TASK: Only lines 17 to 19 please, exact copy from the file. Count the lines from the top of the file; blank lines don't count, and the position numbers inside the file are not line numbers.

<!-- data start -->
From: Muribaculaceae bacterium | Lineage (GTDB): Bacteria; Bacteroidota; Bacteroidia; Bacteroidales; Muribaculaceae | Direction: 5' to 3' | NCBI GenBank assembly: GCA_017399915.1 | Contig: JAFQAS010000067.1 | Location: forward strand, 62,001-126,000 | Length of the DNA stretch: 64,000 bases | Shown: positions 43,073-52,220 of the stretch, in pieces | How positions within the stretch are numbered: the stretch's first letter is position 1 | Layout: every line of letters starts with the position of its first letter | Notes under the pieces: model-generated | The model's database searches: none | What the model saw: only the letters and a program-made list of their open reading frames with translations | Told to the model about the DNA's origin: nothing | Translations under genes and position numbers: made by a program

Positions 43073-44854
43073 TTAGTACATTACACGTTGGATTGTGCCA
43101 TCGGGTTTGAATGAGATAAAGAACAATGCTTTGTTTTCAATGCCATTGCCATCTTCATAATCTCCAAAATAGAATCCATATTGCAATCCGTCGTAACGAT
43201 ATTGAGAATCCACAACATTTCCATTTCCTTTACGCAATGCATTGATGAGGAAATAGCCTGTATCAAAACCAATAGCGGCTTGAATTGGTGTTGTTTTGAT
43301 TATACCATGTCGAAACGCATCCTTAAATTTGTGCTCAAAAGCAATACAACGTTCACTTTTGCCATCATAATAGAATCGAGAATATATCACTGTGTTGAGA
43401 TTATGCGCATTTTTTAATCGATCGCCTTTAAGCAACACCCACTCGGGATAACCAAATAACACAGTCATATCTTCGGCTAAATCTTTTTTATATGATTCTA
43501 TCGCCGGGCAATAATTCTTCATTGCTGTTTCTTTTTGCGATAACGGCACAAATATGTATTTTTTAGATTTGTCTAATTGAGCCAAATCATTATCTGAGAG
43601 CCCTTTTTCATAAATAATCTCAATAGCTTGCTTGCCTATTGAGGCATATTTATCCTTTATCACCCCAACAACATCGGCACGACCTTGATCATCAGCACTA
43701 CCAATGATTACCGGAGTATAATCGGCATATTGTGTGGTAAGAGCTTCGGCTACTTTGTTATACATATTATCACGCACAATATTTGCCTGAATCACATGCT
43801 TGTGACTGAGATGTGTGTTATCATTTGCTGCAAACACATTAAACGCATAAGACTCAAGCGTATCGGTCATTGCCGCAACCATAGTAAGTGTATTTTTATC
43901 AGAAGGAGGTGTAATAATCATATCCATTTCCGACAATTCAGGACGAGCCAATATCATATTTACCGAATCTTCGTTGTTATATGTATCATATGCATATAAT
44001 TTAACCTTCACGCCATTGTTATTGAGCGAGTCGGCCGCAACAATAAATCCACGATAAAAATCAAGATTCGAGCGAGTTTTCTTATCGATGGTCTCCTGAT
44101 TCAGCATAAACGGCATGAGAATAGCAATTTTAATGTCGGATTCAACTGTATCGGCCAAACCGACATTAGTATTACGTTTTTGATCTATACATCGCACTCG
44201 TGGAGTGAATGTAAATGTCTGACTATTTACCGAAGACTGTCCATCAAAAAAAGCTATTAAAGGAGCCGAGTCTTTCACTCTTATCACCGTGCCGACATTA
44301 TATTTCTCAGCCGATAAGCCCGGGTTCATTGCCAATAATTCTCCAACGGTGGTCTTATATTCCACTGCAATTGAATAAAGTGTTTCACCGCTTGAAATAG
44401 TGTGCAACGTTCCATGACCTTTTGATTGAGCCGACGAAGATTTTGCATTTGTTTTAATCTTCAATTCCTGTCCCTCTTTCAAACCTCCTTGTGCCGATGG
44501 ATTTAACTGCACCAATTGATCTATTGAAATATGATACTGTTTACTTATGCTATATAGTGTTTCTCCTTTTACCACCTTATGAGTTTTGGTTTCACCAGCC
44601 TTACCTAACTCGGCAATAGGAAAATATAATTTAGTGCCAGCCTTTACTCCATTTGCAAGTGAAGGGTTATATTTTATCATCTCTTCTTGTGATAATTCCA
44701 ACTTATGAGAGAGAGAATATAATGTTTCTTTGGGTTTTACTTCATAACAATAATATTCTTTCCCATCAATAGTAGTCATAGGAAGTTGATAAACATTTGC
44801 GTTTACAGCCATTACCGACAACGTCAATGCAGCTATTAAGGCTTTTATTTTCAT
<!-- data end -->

44401 TGTGCAACGTTCCATGACCTTTTGATTGAGCCGACGAAGATTTTGCATTTGTTTTAATCTTCAATTCCTGTCCCTCTTTCAAACCTCCTTGTGCCGATGG
44501 ATTTAACTGCACCAATTGATCTATTGAAATATGATACTGTTTACTTATGCTATATAGTGTTTCTCCTTTTACCACCTTATGAGTTTTGGTTTCACCAGCC
44601 TTACCTAACTCGGCAATAGGAAAATATAATTTAGTGCCAGCCTTTACTCCATTTGCAAGTGAAGGGTTATATTTTATCATCTCTTCTTGTGATAATTCCA